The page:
|Patients for Patient Safety Canada recognized as world leader in patient engagement||64713||4/2/2019 5:33:58 PM||Patient Safety News||<img alt="" src="/en/NewsAlerts/News/PublishingImages/2019/Lisbon%20meeting%20full%202019-04.jpg?Width=140" width="140" style="BORDER:0px solid;" />|| The World Health Organization (WHO) made patient engagement a priority in 2005 by creating the Patients for Patient Safety (PFPS) Programme and launching a global network of PFPS Champions committed to the vision and pledge for partnership described in the London Declaration "to make care as safe as possible as soon as possible". Patients for Patient Safety Canada (PFPSC) is the patient-led program of the Canadian Patient Safety Institute and the Canadian arm of the WHO PFPS network. Since 2006, PFPSC members have partnered in hundreds of patient safety initiatives across Canada at international, national, provincial and local levels. Sharon Nettleton, one of PFPSC's founding members and a past Co-Chair of the volunteer network, has seen great changes in patient engagement making care safer since PFPSC was formed more than a decade ago. "Our impact is seen here in Canada and around the world too," says Sharon. "Many things we first envisioned when PFPSC began have come true – we've played a major role in developing and improving policies and practices, and in education and communication by bringing our perspectives and experiences forward. We've changed hearts and minds by role modeling patient engagement and demonstrating how successfully it can work. Instead of being seen as 'individuals driven by anger or grief', we are now viewed as 'needed partners' who want to be part of 'needed improvements.' Our work empowers us to continue and also encourages others to engage and contribute as patient partners." In April 2017, the Canadian Patient Safety Institute was designated as a WHO Collaborating Centre for Patient Safety and Patient Engagement. To date, the Canadian Patient Safety Institute is the only Collaborating Centre in the world to receive the patient engagement designation. "Patients for Patient Safety Canada is a valued contributor to decisions and actions of the WHO PFPS Advisory Group and are regularly called upon to present at high level meetings and to varied audiences," says Dr. Neelam Dhingra-Kumar, WHO's Coordinator for Patient Safety and Risk Management. "PFPSC members have shared their experiences and mentored similar programs in Ireland, Malaysia, Australia and Mexico. As volunteers, they generously contribute their expertise, playing an instrumental role in shaping the global PFPS Programme and community." In February 2019, the WHO's PFPS Advisory Group invited the Canadian Patient Safety Institute to help guide the global effort to enhance patient and family engagement for the provision of safer health care. Attendees acknowledged the extraordinary success of the Canadian Patient Safety Institute and PFPSC partnership in Canada, considering it an exemplary model that should be replicated in other countries. Attendees at the February 2019 WHO expert consultation meeting. Left to right Dr. Neelam Dhingra-Kumar (WHO), Ioana Popescu (CPSI), Sir Liam Donaldson (WHO), Katthyana Aparicio (WHO), and Sandi Kossey (CPSI) At the meeting, the group discussed the recent WHO Executive Board Global Action on Patient Safety resolution (February 1, 2019) which urges member countries to recognize patient safety as a key priority. It recommends several actions to improve safety, including engaging patients/patient groups as partners. The WHO Director General was asked to submit a progress report on the status of implementation of this resolution in 2021; therefore, this resolution presents an extraordinary opportunity for the WHO PFPS program and global community. "Patient safety is a critical element and the foundation for delivering quality health care," says Sir Liam Donaldson, WHO Envoy for Patient Safety. "The input from the Canadian Patient Safety Institute and PFPSC, as key international experts, will aid in defining a new global vision, strategic directions, and priority interventions and deliverables at international, national and local levels. Over the last 15 years the PFPS Programme achieved much of what we imagined, and, in this journey, we confirmed that we need to partner with patients for patient safety now more than ever." In Canada, PFPSC regularly reviews and revises its goals and priorities to ensure they advance safe care. The group is confident their current priorities are well aligned with the recommendations in the 2019 WHO resolution. These include medication safety, engaging the public and elected officials in advancing safe care, and partnering with other patient groups to advance common patient safety goals. "Over the last decade, PFPSC has progressed from being asked to share their experiences, to now increasingly being asked to contribute as full members of committees, boards, faculty and teams. It has been a real culture shift to help improve safety," says Linda Hughes, PFPSC Co-Chair. "We have championed not only our patient safety cause but also how to effectively engage and empower patients. We have developed a very credible and influential community of patient and family partners across Canada. We are committed to the long-term journey ahead where patients and families are seen as true partners as common practice in every interaction, every setting, and every health system level." Patients for Patient Safety Canada welcome questions, input and ideas at firstname.lastname@example.org. For more information, visit www.patientsforpatientsafety.ca and https//www.who.int/collaboratingcentres/en/ ||4/3/2019 6:00:00 AM||The World Health Organization (WHO) made patient engagement a priority in 2005 by creating the Patients for Patient Safety (PFPS) Programme||4/2/2019 5:45:04 PM||552||https://www.patientsafetyinstitute.ca/en/NewsAlerts/News/Pages/Forms/AllItems.aspx||html||False||aspx|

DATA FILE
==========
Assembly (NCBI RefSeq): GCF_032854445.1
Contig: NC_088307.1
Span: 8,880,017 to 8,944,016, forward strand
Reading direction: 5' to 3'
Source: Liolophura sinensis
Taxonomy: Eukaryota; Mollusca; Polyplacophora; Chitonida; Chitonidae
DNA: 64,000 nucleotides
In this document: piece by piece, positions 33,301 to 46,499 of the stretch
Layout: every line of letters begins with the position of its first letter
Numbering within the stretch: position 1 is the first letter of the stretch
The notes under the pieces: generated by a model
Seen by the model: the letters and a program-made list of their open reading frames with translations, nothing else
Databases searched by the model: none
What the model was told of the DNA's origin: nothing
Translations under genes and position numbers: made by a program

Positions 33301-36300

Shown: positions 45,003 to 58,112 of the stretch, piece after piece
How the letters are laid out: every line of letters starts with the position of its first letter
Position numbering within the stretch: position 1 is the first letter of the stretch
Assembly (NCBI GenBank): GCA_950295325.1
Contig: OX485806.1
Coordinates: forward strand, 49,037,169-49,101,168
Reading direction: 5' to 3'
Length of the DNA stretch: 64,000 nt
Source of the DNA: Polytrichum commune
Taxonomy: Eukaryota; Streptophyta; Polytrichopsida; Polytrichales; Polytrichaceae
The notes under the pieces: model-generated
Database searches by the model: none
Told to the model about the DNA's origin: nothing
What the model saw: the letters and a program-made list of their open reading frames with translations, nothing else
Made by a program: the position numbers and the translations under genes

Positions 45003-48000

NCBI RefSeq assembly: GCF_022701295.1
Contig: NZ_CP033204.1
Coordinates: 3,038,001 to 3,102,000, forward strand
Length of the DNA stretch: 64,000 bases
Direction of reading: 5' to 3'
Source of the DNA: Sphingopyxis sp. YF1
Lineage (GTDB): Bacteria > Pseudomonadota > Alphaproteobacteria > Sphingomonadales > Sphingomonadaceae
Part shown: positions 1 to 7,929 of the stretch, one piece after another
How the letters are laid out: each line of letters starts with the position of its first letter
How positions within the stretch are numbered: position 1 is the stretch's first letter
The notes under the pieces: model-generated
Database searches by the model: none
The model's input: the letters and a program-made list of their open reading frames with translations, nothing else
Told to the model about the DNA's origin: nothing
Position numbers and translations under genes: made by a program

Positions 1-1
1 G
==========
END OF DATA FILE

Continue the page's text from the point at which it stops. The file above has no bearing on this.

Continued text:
|Choosing Wisely Canada releases five-year report||64708||4/2/2019 5:24:27 PM||Patient Safety News|| April 2, 2019 marks five years since the Choosing Wisely Canada campaign officially launched. The campaign was established to raise awareness about the harms of unnecessary tests and treatments in health care by encouraging conversations between clinicians and patients. Five years later, Choosing Wisely Canada has grown considerably thanks to dedicated clinicians, patients, and partners from coast-to-coast. To celebrate this year’s anniversary, Choosing Wisely Canada has released a report on the campaign’s efforts to reduce overuse in health care. This report highlights what the campaign has accomplished to date, and how we can continue this momentum in the future. To read the report, please visit www.choosingwiselycanada.org/perspective/cwc-five-years ||4/2/2019 6:00:00 AM||April 2, 2019 marks five years since the Choosing Wisely Canada campaign officially launched. The campaign was established to raise awareness about||4/2/2019 5:30:51 PM||347||https://www.patientsafetyinstitute.ca/en/NewsAlerts/News/Pages/Forms/AllItems.aspx||html||False||aspx|
|#SuperSHIFTERS Advocating for Patient Safety: Patients for Patient Safety Canada Government Relations Committee||68996||3/15/2019 9:32:30 PM||Super SHIFTERS|| #SuperSHIFTERS Brian Penner, Government Relations Committee Chair, and Linda Hughes, Co-Chair of Patients for Patient Safety Canada (PFPSC), shared their insights on advocating for patient safety. The Government Relations Committee is made up of these two individuals, along with PFPSC members Judy Birdsell, Katarina Busija, Allison Kooijman, Maryanne Murray, Sharon Nettleton, and Donna Penner. This group of energetic patient safety advocates work tirelessly to elevate the profile of patient safety in Canada, to raise expectations for improvement among governments, the public and patients themselves. Why did Patients for Patients Safety Canada form a Government Relations Committee? About two years ago, we had an in-person meeting of PFPSC members, where we established our priorities over the next few years. One of those priorities was to increase public awareness of patient safety and patients as partners. A key initiative that came out of that discussion was to increase awareness with federal, provincial and territorial governments. To fully engage with politicians we needed to be organized. From that, the Government Relations Committee was formed; eight PFPSC members volunteered to sit on the Committee. Our mandate is to connect with government officials at the national, provincial and local level. What can you tell us about your Patients at Parliament campaign? On October 30, 2018, in conjunction with Canadian Patient Safety Week (CPSW), 13 patients from across Canada travelled to Ottawa to participate in Patients at Parliament, a unique campaign to raise awareness of patient safety with parliamentarians. Five teams of patient advocates met face-to-face with 31 members of Parliament and Senators in ten buildings across the parliamentary precinct over the course of eight hours. Participants spoke about their personal experience with harm and delivered medication safety messages from the CPSW campaign. Members of the Standing Committee on Health were selected as a priority and we looked for both regional and all-party representation in selecting the parliamentarians to visit. We provided copies of the Five Questions to Ask About Your Medications and asked them to share it widely. We talked about the importance of a national reporting system to report adverse events and a pharmacare program to collect and disseminate information on medication errors. We also asked them to support the Health Canada petition calling for Plain Language labelling on medications. A lot of groundwork happened to make our visits productive. We were armed with an information package prepared by the Government Relations staff at the Canadian Patient Safety Institute that provided us with background data, biographies and talking points to keep our discussions on track, and of course maps so that we did not get lost as we moved from one building to another. We were accompanied by CPSI staff who kept our meetings on track and helped us to move efficiently between the scheduled appointments. Were there any key learnings from the Patients at Parliament meetings? First and foremost, the meetings reinforced the power of the narrative story. For each meeting, one member of the team told a personal story about patient safety and how they were harmed by the healthcare system. That really resonated with the politicians and many of them had personal stories to tell us as well. Second, while we made a fairly big impact with this inaugural campaign, our work does not stop there. Some of the MP offices contacted us in the days following the meetings to ask for more information, but overall the range of awareness and understanding of patient safety as a significant issue varied. It reinforced the value of a personal connection and the importance of following up. Third, an event like this is a great way to build awareness and start to build a relationship with government officials. We took away some dos and don'ts that will provide a template that we can apply for future meetings with MPs and MLAs. What's next for the Government Relations Committee? As a follow-up to our meetings on Parliament Hill, we want to make a presentation to the Standing Committee on Health to reinforce the importance of patient safety. We want to reinforce the need for legislation and regulations on mandatory reporting of adverse events and medication errors. We made a good start in increasing awareness on the widespread and serious problem of harm in healthcare. We will continue our outreach to federal parliamentarians and expand our efforts to include provincial elected officials. We are still at an early stage of planning our provincial campaign, and are looking to hold a number of round table discussions to raise awareness of patient safety across the country. We have developed a draft guide to serve as a template for patient engagement with governments. The guide is currently being tested with PFPSC members and is expected to be made available by mid-2019. The Government Relations Committee will be working closely with the PFPSC Communications Committee to implement a major public awareness campaign. A recent IPSOS survey confirmed that once people know that patient safety incidents are the third leading cause of death in Canada, they become very concerned. We will advocate for the consolidation and dissemination of data on patient safety incidents; and push for legislation and regulations to ensure full disclosure to patients and families when a harmful event occurs. Every patient safety incident should involve the patient and family at the outset and throughout the process. How can we get more information? Direct your questions and comments to email@example.com. More information is available at www.patientsforpatientsafety.ca ||3/15/2019 9:00:00 PM|| #SuperSHIFTERS Brian Penner, Government Relations Committee Chair, and Linda Hughes, Co-Chair of Patients for Patient Safety Canada (PFPSC), shared||3/28/2019 7:36:42 PM||885||https://www.patientsafetyinstitute.ca/en/NewsAlerts/News/Pages/Forms/AllItems.aspx||html||False||aspx|